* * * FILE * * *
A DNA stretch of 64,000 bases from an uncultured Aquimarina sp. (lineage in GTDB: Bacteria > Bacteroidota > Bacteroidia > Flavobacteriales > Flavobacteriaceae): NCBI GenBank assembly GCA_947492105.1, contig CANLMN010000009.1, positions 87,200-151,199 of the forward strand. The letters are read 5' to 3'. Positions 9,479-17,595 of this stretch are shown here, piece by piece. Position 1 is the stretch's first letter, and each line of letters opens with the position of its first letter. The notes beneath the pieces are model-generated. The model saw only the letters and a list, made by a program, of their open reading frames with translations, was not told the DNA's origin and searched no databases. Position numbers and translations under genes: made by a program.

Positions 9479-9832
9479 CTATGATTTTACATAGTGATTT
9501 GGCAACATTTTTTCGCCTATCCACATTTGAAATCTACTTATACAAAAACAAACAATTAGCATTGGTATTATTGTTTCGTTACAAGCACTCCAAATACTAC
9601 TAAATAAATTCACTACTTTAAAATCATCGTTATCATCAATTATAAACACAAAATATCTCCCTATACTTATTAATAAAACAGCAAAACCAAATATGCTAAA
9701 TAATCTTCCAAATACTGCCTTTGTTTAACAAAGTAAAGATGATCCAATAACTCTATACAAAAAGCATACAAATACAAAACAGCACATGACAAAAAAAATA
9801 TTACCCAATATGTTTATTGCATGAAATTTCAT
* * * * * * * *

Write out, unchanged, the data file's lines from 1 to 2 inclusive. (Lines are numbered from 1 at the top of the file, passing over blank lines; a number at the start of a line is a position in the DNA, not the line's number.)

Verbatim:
A DNA stretch of 64,000 bases from an uncultured Aquimarina sp. (lineage in GTDB: Bacteria > Bacteroidota > Bacteroidia > Flavobacteriales > Flavobacteriaceae): NCBI GenBank assembly GCA_947492105.1, contig CANLMN010000009.1, positions 87,200-151,199 of the forward strand. The letters are read 5' to 3'. Positions 9,479-17,595 of this stretch are shown here, piece by piece. Position 1 is the stretch's first letter, and each line of letters opens with the position of its first letter. The notes beneath the pieces are model-generated. The model saw only the letters and a list, made by a program, of their open reading frames with translations, was not told the DNA's origin and searched no databases. Position numbers and translations under genes: made by a program.

Positions 9479-9832